In 1944, the residents of tiny Way Down Deep, West Virginia, were enchanted to discover a red-haired toddler sitting on the steps of the courthouse, seemingly having materialized out of thin air. Because the child could offer no clues to her identity, except her name-Ruby-the town adopted her with enthusiasm. For years, even though Ruby occasionally wondered about her parents and her previous home, she led an idyllic existence, adored and protected by Miss Arbutus, owner of the Roost boardinghouse, as well as by the other delightfully eccentric residents of the remote mountain community. When Robber Bob Reeder, his elderly father, and his five alliteratively named children moved to town from across the mountains in Virginia, the year Ruby was twelve, however, the girl's life suddenly changed. With their stories of children lost on mountains and eaten by panthers, the Reeder family inadvertently provided clues that offer Ruby the chance to discover who she really is. When Ruby makes the long journey from Way Down Deep to the top of Yonder Mountain, she meets her blood kin at last, only to discover that the ties of love can be even stronger than those of family. Peopled with delightfully quirky characters, this short novel captures the authentic cadences of Appalachia. Adding a hint of magical realism to this sweet and tender tale of family and friendship, White helps her readers to learn what home and family really mean for Ruby and for everyone.
KLIATT - Janis Flint-Ferguson
Infant Ruby June shows up in Way Down, West Virginia one day, with curly red hair and no parent in sight. It is 1944 and Miss Arbutus Ward, spinster owner of the town boardinghouse, takes her in. But when Robber Bob moves to town with his senile father, Bird, Ruby comes into contact with her past and seeks to find out who she is and how she ended up on the courthouse bench. Way Down is populated with some truly eccentric Appalachian characters. There are Dr. and Dr. Doctor, the family physician and his wife, the dentist; Mrs. Rife, who throws rocks; and Miss Wordy, who runs the town library. Mr. Crawford, who also lives in the boardinghouse, The Roost, is writing a book about the town that never gets written. When Bob Steeder and family move into town, Ruby becomes friends with Peter and his nonstop cussing brother, Cedar. (Cuss words are delicately indicated by symbols.) They too have lost their mother, but seem to know something about a small girl who disappeared mysteriously from Yonder Mountain, another Appalachian community. The novel integrates folklore with elements of fantasy and biography as Ruby searches for identity and comes to realize the true nature of home and mother. This may be a bit quirky for young adolescents, but it provides an excellent character study through old-fashioned Appalachian storytelling.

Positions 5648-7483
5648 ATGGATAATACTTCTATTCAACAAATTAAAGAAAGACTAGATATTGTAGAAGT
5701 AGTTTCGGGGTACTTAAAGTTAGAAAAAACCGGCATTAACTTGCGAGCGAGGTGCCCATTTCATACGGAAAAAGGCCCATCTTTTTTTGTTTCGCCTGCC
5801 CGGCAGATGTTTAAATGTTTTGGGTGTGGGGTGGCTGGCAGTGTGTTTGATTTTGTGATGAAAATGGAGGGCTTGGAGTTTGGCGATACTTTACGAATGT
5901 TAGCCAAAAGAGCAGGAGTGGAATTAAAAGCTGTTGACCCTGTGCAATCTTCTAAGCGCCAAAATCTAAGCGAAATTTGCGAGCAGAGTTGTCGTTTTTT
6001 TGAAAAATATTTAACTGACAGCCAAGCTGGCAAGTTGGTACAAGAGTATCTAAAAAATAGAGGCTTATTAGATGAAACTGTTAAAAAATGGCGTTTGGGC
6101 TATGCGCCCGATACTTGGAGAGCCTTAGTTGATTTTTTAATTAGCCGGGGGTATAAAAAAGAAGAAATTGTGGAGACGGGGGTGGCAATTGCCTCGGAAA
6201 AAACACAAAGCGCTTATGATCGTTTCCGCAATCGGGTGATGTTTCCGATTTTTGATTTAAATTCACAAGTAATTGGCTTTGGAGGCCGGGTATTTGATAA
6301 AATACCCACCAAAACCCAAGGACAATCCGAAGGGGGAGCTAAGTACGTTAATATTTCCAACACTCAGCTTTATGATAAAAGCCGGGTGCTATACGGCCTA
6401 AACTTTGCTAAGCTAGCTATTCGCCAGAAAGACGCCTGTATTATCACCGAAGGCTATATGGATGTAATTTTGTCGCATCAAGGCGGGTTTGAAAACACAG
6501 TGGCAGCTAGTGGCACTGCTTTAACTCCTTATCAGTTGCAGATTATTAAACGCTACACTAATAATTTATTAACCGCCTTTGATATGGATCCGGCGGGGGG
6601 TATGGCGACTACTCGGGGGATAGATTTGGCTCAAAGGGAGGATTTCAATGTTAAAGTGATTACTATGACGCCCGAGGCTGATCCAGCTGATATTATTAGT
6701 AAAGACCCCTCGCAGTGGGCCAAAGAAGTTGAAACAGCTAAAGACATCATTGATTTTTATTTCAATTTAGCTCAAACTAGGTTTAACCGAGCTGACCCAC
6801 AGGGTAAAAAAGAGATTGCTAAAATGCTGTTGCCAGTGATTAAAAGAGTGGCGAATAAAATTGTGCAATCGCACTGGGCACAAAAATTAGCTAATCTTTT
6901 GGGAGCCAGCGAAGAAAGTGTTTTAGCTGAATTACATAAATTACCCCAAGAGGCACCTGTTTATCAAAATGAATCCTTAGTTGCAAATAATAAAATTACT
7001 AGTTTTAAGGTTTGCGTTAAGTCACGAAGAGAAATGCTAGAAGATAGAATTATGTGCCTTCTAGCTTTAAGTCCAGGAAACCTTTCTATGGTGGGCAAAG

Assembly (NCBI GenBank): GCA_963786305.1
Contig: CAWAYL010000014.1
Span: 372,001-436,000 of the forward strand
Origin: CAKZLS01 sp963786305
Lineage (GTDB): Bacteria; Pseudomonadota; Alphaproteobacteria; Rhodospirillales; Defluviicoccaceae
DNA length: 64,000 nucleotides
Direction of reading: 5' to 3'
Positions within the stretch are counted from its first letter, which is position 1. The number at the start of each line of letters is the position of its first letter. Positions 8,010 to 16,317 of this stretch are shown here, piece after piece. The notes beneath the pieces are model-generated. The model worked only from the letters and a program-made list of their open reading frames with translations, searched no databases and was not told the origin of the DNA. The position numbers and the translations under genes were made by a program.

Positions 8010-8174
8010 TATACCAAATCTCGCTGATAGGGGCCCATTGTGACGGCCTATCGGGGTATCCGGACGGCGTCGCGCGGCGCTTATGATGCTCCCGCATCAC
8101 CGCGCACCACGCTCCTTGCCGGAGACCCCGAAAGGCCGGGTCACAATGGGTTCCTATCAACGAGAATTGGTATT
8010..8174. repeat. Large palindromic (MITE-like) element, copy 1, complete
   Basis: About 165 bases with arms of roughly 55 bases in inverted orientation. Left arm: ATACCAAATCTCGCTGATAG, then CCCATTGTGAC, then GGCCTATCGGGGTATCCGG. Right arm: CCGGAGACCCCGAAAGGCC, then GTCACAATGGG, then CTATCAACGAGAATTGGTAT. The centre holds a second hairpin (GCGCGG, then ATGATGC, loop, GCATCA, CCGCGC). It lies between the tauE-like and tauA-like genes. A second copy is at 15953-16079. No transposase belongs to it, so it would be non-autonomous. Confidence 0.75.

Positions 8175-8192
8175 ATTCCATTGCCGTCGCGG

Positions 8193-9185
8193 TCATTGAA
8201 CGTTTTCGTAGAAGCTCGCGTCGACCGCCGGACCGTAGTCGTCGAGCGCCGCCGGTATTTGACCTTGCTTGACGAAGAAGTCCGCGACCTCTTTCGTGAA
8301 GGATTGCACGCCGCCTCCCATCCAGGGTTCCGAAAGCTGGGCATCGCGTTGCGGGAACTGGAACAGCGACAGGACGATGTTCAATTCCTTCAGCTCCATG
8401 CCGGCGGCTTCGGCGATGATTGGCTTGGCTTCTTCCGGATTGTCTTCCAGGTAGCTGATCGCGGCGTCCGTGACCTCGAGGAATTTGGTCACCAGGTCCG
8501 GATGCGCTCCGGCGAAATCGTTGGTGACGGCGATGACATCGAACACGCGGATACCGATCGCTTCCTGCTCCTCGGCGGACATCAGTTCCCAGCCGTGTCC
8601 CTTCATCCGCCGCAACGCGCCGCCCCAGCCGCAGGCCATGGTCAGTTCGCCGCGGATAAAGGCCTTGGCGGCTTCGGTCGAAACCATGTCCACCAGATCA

Children's Literature - Uma Krishnaswami
Framed in the textured Appalachian context we have come to expect from White, here is the story of Ruby June. In 1944, at the age of "two and a half, three at most," we learn she has been left outside the courtroom in the town of Way Down Deep. Because the Sheriff does not know how to say no, Ruby ends up with Miss Arbutus Ward, owner of The Roost, and is quickly integrated into the life of this quirky town. Then Bob Reeder, as inept as he is needy, arrives on the scene and fails miserably in his attempt to rob the local bank. He is given cookies, groceries, and an empty house in town. He has twelve children, after all, and the citizens of Way Down Deep are compassionate in a lovely, practical kind of way. In less capable hands this material could easily turn to treacle but here it assumes the dimensions of a mystically guided journey. It is Ruby's journey, in fact, and soon an uncle turns up to claim her. The cast of characters is purely delightful—among them Cedar Reeder, who is afflicted with cussitis and swears in energetic code; nonagenarian Mrs. Rife, who throws rocks at people walking past her house; and Reese, who serenades Ruby with popular ditties of the period, amusingly placed. Sometimes the answers to Ruby's questions arrive a little too readily. Grandma Combs seems antagonistic enough to make the pluckiest orphan tremble, although her transformation into guilty survivor feels a bit neat. Still, in all, this is a charming tale of family, loss, and identity.